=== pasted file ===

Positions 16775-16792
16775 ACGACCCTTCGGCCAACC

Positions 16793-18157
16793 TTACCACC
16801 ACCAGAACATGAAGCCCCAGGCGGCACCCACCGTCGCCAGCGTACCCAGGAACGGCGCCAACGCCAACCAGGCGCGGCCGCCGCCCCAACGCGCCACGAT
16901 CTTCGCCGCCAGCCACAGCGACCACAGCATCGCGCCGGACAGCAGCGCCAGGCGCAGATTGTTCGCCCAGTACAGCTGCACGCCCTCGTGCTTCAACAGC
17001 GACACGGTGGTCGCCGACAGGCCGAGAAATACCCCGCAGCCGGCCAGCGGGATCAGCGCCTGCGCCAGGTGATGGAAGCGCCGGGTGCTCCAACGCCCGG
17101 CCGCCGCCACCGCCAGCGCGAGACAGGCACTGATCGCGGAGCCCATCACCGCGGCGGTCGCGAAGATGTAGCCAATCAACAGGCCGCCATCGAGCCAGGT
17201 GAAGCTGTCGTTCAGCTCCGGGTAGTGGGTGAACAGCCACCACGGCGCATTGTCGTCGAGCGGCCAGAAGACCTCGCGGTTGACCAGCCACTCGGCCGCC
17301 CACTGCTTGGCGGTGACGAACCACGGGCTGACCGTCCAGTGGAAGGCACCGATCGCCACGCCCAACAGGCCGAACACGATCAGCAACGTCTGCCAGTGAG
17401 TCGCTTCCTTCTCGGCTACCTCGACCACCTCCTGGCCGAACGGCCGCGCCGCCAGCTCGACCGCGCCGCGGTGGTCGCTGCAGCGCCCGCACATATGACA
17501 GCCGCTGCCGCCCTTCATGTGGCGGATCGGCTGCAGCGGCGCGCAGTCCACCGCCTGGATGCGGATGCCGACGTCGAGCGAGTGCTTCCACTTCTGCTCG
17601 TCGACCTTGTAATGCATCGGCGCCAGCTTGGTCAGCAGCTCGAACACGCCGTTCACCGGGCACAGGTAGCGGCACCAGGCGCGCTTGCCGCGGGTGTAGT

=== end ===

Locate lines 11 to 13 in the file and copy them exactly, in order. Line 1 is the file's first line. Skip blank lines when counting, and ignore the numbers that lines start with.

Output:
17401 TCGCTTCCTTCTCGGCTACCTCGACCACCTCCTGGCCGAACGGCCGCGCCGCCAGCTCGACCGCGCCGCGGTGGTCGCTGCAGCGCCCGCACATATGACA
17501 GCCGCTGCCGCCCTTCATGTGGCGGATCGGCTGCAGCGGCGCGCAGTCCACCGCCTGGATGCGGATGCCGACGTCGAGCGAGTGCTTCCACTTCTGCTCG
17601 TCGACCTTGTAATGCATCGGCGCCAGCTTGGTCAGCAGCTCGAACACGCCGTTCACCGGGCACAGGTAGCGGCACCAGGCGCGCTTGCCGCGGGTGTAGT